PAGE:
Poems by Sophie Robinson
My poetic background is in the avant-garde tradition, having come to poetry through an MA in poetic practice at Royal Holloway, which has a decidedly experimental focus. In the years following my MA, I have fused my education in the experimental with an interest in making fragmented and new ‘versions’ of lyric and confessional voices within my work. In doing this, three of my biggest influences have been Frank O’Hara, Bernadette Mayer, and Alice Notley.
I’m really interested in the casual mixture of humor, pop-culture spirituality, performative ‘confession,’ and affect within O’Hara’s work, and all of these things certainly infiltrate my practice. Through my writing I try to foster a sense of intimacy and vulnerability, often using direct address and ruptured forms of the confessional mode. At the same time, I try to make these things strange or new through incorporating the violent language of the corporation, of globalization, or by placing such moments within the banality of the everyday. All of these tactics are surely O’Hara-isms of one kind or another.
I’ve also been influenced by the (mis)use of historic or archaic forms in Mayer’s work, particularly with regards to the sonnet form. My first book, a, is held together by a sonnet cycle which explores the sudden death of my girlfriend, and my exploration of the limitations and potentials of the sonnet form definitely allowed me to develop my writing. To this day I’ve an unhealthy attachment to the ten-syllable line. I’m also really interested in Mayer’s interpretation of the traditional use of the sonnet as a relatively private or intimate space in which to express romantic/sexual love in order to investigate what such themes might sound like if we shrug off sentimentality and archaic forms of expression whilst retaining the formal and thematic elements of the sonnet form; TV and fisting replacing flowers and trees as love’s language.
Finally, and more recently, Alice Notley’s poetics has been a huge influence on my writing. At the level of the book or ‘whole’ project I’m very interested in Notley’s tendency to work in large conceptual projects which merge historical interests, research and language with autobiographical materials. I have recently completed a book length manuscript, SHE!, which attempts to do just that: it’s at once an ethnographic investigation into the cultural history of the lesbian as a public figure — mostly looked at through the language and imagery of lesbian pulp fiction from the 1950s and ’60s — and a form of documentation of events in my own life over three turbulent years, reflecting on the various ways in which bodies take shape and are shaped, and at times become public property with which to mark the boundaries of hegemonic space.
I’m currently working on a project entitled souvenir, which I began as part of my residency at the V&A museum, London, earlier this year. The aim of the project is to create a series of texts which treat small moments in time and domestic objects as museum artifacts. In this project I am also trying to deal with my poetic legacy, attempting to create interesting forms of lyric and confessional voices. I am also working on a series of text installations and found objects created from fragments of the poems, designed for domestic spaces.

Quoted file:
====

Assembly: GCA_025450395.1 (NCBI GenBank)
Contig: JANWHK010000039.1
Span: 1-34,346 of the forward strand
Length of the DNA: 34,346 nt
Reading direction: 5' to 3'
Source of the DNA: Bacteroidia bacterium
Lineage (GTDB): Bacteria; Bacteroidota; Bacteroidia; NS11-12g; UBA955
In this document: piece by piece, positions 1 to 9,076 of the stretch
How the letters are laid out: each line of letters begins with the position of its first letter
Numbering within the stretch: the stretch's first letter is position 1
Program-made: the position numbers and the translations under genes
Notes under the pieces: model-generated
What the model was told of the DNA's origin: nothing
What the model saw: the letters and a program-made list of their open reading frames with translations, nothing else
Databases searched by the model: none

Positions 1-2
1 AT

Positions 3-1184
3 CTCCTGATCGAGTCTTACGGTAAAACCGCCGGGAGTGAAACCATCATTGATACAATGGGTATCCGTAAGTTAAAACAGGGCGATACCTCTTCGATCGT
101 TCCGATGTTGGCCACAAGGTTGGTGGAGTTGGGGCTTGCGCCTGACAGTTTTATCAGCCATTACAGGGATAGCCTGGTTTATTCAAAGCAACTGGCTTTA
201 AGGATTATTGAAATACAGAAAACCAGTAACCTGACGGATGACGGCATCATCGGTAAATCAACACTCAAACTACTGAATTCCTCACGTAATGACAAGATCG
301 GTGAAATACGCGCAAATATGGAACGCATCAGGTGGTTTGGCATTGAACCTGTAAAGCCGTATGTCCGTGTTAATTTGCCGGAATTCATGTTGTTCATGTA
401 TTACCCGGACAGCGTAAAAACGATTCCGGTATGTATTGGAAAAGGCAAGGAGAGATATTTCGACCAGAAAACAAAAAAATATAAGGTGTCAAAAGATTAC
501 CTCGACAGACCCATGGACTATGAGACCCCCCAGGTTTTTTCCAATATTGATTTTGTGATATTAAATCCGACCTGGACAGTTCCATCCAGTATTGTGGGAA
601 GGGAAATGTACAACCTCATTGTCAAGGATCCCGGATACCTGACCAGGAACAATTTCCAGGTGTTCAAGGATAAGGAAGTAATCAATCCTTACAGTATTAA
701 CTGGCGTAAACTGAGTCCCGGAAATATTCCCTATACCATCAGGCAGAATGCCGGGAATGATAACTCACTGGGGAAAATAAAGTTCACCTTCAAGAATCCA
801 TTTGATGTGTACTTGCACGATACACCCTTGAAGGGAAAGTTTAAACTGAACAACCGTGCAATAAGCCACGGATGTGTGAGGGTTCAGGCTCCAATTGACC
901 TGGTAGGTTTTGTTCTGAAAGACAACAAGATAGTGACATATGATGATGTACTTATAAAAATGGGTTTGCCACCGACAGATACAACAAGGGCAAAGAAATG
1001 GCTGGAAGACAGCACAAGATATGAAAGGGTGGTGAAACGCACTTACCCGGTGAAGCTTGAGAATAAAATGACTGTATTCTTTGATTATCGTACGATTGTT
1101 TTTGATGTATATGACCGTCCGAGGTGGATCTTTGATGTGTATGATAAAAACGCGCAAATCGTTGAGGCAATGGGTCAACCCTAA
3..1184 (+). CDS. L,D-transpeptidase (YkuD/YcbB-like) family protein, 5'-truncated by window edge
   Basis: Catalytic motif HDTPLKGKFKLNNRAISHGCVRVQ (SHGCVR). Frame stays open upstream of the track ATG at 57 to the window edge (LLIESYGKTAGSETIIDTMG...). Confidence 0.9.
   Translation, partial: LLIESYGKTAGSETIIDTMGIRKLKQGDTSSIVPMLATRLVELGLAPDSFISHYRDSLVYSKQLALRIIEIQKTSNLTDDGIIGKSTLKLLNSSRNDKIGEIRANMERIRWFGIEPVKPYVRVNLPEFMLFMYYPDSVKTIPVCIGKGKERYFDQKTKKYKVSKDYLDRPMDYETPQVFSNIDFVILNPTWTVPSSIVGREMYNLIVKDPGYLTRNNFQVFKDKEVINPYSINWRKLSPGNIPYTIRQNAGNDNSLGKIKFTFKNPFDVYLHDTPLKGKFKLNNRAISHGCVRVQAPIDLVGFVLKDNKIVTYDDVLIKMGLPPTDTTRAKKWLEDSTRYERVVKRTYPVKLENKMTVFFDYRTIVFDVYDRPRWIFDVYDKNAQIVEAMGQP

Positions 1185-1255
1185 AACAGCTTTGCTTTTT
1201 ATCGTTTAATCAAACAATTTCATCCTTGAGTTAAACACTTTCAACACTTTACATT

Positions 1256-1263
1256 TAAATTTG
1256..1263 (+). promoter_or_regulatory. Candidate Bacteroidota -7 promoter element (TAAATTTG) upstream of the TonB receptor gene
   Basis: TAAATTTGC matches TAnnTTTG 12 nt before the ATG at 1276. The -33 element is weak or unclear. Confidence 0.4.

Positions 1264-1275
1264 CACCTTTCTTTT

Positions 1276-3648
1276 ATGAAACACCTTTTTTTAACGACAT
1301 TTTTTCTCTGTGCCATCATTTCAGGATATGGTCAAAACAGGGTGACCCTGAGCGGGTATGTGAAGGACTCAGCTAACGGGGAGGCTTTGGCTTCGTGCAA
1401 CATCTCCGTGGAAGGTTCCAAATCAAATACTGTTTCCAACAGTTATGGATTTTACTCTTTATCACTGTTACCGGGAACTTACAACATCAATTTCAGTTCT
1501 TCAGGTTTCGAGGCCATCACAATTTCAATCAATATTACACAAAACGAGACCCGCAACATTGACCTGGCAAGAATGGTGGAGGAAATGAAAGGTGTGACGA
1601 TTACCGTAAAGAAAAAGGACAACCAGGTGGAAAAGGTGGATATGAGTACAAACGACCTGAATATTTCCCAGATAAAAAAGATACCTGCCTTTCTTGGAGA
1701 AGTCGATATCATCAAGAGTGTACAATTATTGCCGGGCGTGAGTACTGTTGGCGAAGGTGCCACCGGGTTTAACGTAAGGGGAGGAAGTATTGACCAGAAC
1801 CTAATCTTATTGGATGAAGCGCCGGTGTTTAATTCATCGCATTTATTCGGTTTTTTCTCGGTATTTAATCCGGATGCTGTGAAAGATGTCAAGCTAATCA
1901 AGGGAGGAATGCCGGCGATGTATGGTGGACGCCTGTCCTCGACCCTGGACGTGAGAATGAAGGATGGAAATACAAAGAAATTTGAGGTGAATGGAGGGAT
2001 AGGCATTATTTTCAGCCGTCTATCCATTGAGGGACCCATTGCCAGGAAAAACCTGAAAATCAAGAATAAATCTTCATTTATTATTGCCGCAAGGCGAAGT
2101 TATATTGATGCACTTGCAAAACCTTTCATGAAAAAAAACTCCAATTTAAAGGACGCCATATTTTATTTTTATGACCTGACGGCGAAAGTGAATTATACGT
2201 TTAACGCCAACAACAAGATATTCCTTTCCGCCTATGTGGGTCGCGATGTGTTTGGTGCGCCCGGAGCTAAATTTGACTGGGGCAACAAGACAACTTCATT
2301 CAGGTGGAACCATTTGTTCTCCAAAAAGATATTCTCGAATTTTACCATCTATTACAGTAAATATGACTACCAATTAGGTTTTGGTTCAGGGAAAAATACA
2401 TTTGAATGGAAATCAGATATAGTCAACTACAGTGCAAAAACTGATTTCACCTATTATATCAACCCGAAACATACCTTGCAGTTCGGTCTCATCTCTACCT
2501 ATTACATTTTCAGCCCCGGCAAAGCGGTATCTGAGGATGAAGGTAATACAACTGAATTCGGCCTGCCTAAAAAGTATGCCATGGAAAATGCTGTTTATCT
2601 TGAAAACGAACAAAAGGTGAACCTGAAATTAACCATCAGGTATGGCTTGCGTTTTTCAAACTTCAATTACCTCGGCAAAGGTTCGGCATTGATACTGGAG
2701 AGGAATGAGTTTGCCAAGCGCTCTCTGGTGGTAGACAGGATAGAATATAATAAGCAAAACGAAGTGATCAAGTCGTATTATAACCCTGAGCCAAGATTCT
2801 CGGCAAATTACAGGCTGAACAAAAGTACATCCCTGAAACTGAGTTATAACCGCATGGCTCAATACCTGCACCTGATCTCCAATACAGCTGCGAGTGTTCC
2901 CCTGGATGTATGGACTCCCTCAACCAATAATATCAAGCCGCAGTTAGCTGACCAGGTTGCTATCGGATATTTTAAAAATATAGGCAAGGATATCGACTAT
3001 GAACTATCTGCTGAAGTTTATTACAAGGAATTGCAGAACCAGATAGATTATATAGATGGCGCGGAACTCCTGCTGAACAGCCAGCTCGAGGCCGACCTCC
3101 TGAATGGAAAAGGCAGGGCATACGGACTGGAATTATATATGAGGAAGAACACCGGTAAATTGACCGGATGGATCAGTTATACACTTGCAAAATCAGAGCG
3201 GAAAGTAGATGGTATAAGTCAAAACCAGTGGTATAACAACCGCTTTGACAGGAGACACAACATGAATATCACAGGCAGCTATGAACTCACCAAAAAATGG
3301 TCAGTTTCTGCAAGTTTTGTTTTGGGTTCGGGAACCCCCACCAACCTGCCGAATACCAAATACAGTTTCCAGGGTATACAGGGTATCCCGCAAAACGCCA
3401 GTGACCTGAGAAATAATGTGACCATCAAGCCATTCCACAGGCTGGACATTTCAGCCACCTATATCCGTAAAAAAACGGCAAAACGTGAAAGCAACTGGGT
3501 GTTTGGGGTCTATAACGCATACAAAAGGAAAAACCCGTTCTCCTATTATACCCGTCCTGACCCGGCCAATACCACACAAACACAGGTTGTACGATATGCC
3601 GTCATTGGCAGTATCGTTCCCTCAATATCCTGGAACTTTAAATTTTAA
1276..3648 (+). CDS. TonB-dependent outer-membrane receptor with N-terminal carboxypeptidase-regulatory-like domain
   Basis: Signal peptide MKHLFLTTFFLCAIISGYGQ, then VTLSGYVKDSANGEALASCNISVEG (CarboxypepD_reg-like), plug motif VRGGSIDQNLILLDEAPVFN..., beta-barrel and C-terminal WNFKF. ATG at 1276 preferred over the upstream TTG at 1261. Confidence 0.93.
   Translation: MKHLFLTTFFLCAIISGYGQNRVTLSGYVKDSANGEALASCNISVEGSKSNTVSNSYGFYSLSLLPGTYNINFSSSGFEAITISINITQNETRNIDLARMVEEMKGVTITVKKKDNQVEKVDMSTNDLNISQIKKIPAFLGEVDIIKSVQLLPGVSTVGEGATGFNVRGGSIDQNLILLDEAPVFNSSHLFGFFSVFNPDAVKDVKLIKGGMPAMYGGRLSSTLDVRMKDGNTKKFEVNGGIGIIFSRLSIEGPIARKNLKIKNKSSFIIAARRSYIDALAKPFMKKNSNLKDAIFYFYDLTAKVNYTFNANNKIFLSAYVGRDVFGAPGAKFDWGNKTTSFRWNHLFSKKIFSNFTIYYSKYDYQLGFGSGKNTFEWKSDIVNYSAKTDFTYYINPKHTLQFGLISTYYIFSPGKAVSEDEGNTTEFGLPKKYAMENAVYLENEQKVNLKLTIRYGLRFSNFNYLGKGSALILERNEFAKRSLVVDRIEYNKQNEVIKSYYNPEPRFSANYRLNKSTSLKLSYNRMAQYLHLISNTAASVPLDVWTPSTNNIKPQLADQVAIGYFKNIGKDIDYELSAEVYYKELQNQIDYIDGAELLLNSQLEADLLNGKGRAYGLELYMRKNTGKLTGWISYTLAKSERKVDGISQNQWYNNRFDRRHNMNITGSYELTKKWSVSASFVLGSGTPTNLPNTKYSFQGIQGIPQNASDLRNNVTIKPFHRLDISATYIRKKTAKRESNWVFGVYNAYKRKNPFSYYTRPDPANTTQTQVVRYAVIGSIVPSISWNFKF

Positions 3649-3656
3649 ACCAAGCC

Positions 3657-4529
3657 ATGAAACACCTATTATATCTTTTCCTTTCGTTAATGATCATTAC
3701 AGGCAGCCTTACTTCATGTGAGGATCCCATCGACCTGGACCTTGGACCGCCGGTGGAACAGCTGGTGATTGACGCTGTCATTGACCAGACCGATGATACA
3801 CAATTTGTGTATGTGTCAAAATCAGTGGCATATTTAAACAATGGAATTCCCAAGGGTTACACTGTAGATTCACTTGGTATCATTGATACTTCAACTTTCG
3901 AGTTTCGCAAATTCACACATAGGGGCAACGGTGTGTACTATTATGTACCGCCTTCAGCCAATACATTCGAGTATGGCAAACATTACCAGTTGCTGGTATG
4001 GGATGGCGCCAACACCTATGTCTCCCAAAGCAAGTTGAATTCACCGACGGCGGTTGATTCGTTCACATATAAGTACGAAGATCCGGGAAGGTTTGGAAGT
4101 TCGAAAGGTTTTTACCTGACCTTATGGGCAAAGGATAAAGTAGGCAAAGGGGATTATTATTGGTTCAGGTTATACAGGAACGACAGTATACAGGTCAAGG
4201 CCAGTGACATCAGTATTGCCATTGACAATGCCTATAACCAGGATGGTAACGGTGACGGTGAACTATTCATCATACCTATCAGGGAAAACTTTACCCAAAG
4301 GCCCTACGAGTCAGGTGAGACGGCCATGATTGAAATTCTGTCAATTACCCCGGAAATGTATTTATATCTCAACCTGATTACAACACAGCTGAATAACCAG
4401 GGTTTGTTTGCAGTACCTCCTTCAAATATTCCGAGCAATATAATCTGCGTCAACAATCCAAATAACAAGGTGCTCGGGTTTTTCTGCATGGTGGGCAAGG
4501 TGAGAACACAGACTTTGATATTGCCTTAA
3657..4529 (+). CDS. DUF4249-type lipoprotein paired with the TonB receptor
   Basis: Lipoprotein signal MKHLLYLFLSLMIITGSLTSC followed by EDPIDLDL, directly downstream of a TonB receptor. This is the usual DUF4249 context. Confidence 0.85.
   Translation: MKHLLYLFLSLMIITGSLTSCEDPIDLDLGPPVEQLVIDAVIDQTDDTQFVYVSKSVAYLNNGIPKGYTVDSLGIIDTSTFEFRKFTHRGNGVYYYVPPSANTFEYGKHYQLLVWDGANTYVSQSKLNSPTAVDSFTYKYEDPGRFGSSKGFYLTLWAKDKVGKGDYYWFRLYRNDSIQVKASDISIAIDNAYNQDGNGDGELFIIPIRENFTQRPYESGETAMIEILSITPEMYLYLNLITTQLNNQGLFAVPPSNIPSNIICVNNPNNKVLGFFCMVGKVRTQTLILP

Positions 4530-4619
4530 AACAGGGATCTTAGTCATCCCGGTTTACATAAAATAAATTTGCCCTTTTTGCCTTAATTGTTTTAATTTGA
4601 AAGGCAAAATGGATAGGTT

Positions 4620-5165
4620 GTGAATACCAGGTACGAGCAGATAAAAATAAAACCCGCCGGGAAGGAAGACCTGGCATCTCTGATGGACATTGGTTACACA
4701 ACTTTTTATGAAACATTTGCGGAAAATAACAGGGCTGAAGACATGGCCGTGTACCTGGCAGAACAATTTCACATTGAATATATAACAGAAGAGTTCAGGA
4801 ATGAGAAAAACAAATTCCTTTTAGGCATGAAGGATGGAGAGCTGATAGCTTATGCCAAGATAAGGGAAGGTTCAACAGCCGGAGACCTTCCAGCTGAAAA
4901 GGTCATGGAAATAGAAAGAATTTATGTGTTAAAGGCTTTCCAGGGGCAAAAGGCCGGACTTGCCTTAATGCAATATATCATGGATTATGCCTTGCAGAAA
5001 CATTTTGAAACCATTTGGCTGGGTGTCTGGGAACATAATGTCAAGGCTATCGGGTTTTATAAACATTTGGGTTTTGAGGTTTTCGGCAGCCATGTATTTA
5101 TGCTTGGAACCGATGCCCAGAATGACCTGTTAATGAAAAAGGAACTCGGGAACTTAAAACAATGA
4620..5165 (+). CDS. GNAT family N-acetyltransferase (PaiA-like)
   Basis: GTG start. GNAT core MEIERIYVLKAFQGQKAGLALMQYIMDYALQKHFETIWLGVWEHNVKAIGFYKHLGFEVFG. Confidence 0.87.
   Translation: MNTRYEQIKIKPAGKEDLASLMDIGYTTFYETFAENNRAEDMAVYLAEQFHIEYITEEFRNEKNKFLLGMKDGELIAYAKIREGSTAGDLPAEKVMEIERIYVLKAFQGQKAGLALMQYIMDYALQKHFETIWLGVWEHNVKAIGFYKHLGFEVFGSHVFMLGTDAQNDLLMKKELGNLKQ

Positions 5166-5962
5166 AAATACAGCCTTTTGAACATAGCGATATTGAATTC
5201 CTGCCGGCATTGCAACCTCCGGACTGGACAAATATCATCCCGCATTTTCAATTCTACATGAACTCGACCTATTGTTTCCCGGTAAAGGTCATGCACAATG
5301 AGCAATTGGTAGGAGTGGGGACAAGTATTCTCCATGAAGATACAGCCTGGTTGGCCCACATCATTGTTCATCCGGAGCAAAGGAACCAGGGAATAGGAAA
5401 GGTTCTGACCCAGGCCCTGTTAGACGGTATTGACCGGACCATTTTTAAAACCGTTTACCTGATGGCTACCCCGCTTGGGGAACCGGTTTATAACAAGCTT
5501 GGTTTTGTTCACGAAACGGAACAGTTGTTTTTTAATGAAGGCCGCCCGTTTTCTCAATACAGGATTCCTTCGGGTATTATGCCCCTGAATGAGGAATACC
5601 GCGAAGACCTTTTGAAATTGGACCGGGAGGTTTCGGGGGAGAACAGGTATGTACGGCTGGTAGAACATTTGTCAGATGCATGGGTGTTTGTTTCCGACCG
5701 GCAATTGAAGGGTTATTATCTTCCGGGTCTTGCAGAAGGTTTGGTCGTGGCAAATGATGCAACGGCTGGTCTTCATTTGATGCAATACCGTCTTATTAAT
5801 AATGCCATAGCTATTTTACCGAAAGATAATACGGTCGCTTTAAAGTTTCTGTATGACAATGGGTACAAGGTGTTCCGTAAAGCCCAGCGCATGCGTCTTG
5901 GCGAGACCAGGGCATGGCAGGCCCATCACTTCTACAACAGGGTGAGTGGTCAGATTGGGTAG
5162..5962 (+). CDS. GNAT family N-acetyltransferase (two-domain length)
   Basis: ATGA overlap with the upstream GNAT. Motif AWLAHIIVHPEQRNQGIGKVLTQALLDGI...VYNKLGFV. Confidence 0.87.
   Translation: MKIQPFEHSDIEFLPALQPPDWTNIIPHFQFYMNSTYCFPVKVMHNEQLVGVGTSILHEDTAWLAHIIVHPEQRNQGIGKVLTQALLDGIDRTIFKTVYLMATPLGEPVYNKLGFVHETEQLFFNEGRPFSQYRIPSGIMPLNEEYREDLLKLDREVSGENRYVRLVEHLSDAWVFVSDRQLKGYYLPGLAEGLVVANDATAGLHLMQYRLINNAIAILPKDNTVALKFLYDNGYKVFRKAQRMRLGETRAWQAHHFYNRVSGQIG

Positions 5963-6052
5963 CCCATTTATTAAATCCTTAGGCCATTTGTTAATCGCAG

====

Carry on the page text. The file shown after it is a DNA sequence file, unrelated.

& today my heart exists as a sur
face upon which your broken face is being
tattooed & as i wake the world whirrs prom
enading as a sitcom with the volume
up too loud we’re submerged in the black back
water of east canals & waking there
are holes in my bones which wind sings goodbye
to you through there’s a hole in your head you
wear on the outside & we’re slopped in factor
fifty nostalgia gulping down grammars
bile from far off sickness of our former
lives & i wear you as an abscess an
i shan’t survive this
winter without you & your upright brain
to keep mine warm & not bad no longer
needing public muscle to keep tight vigil
a psalm from celebrities of history
to make us safe to fix your feinting face
& mine full of spots & shipwrecked girls
to keep hold of me out the window of
the institute of our love in disrepair.
like a pig in a pantry i’m dun glutting
over you — brown teddy, ruffled brow —
multifaith cathedral of your invert
nipple — oink oink — o, I’m a wounded sex
soldier — orgasm’s defibrillation
in the heart hospital — measly muscle
slapp’d up — i’m a dead pig, you’re fucking meat,
stuff me i’m full sorry, drown’d, lubed up for
forgetting, stains on the mattress because
you’re missing from me — your kindest vagina,
folds like a buddha — bite down finger in &
think of you in winter never to cum
in my arms again or come to any harm.
i’m sick of love & sad for what I’ve lost:
that bullshit fix of nervy hands has gone &
rude spring’s a bully, sun & wavy cold air
& you are well, i having never been well i,
i want to meet you anew and be loved &
not thought of as silly — to you now i’m
a clown or a dog waiting to be put down
& so my breasts are hairy teats for cubs i love
& are not born, & not for you, my new nude
is atrocious & i wonder who you
think of in the shower, what wets your meat
if not my putrid body you once & gently
fucked & which i, promising it to you, have lost
the receipt for. go away for a long time
& meet me at the airport, run me a bath
as before with water from the kettle so
kind & we’ll shiver in two inches forever,
thigh on thigh never shrinking from the
moment but cycling it around the time
we do have, having been given each other, &
never unadorned or waiting to get broke.
i’d wait to die forever to have unlost
that time & die to lose it all again,
having taken too much, having got
love unspent not wanted & staid unhappy
inside the kettle waiting to be filled kindly,
touched on the cunt or met at the airport with the
ghosts of animal kingdoms still inside me.